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Jérôme Teiletche: «Replicators are complementary to hedge funds. They are also more liquid and transparent than investable indices »

Lombard Odier has been among the first asset management firms to launch investment vehicles which replicate hedge funds. We carry out an assessment with Jérôme Teiletche, the head of systematic investment strategies….

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Next Finance: You have launched the fund called LO Funds – Alternative Beta which seeks to replicate hedge fund strategies. What assessment do you make on this type of fund and how did they behave during the crisis?

Jérôme Teiletche: The launch of the first hedge fund replicators was done back in 2007. At this time, some investors were sceptical of the concept. According to them, it was not possible to replicate the highly dynamic strategies applied by hedge fund managers. The crisis has abated those doubts. Replicates have, first of all, done a good job by displaying a good correlation level. They have also differentiated themselves during the worst time of the crisis through their liquidity. Regardless of market conditions, they have continued to serve their clients.

What advantage would an investor have by putting money in this type of fund instead of investing directly in a hedge fund or even in an ETF replicating a hedge fund strategy (these products will soon be launched by DB-X- Trackers)?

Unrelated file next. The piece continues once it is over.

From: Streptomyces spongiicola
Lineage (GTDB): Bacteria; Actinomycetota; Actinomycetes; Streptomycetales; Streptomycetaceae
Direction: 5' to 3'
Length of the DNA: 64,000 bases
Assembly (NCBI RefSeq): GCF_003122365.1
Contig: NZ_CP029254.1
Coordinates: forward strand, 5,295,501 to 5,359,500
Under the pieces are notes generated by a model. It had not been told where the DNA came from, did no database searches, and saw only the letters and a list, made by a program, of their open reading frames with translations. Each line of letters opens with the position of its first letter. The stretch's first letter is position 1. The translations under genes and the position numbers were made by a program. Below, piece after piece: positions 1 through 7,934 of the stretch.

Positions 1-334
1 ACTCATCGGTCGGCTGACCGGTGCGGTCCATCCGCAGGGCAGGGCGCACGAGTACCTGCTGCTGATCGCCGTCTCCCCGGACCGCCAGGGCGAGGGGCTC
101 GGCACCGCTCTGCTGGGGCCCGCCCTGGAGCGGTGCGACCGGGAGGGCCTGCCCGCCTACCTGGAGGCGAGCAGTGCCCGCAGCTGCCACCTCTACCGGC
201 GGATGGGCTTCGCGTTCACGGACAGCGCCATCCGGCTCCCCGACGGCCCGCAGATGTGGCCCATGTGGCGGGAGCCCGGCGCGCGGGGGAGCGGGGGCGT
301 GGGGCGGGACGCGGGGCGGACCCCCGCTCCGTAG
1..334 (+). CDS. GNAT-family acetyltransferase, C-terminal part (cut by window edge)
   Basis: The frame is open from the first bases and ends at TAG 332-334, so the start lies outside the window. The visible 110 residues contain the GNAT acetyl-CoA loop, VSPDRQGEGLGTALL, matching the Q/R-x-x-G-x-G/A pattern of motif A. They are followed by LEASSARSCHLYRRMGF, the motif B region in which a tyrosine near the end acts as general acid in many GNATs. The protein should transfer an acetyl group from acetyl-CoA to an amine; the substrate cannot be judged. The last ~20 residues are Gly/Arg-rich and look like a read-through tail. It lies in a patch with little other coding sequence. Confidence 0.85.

The first important element is not to consider replicates such as LO Funds – Alternative Beta as a direct competitor of traditional hedge funds. It is a liquid complement to a traditional hedge fund portfolio. In these conditions, any comparison between them is not relevant.

Then, regarding “investable” indices, these vehicles do not go as far as synthetic replication in terms of liquidity and transparency. They also focus on a narrower spectrum whereas replicates cover a broader range comprised notably of closed hedge funds

In conclusion, replicates are complementary to traditional hedge funds as well as more liquid and transparent than “investable” indices. These arguments are convincing a greater number of investors.

Investable indices focus on a narrower spectrum whereas replicators cover a broader range comprised notably of closed hedge funds.
Jérôme Teiletche

You are the head of systematic strategies at Lombard Odier. One of the main complaints targeted towards this asset management style is the lack of transparency. Systematic funds are often likened to “black boxes”. How do you take on this transparency challenge from investors?

From a general point of view, quantitative management suffers from a perception problem. It is viewed negatively because of the fear stemming from mathematics and statistics. This is odd since a human brain is certainly closer to a black box than an algorithm.

If you take, for example, an investment spectrum comprising of 1000 securities, systematic management has the ability, through its analytical tools (PE analysis, dividend yield, free cash-flow) to better apprehend such a spectrum. In an opposite fashion, discretionary management will offer a sharper analysis but on a narrower spectrum.

Regarding systematic funds, a distinction can be made between two types of approach: the “high frequency trading” which is based on signal treatment (statistical arbitrage) and the “fundamentals” which try to bring a systematic order to the decision rules which are based on these fundamental models (share valuation, economic cycle analysis…).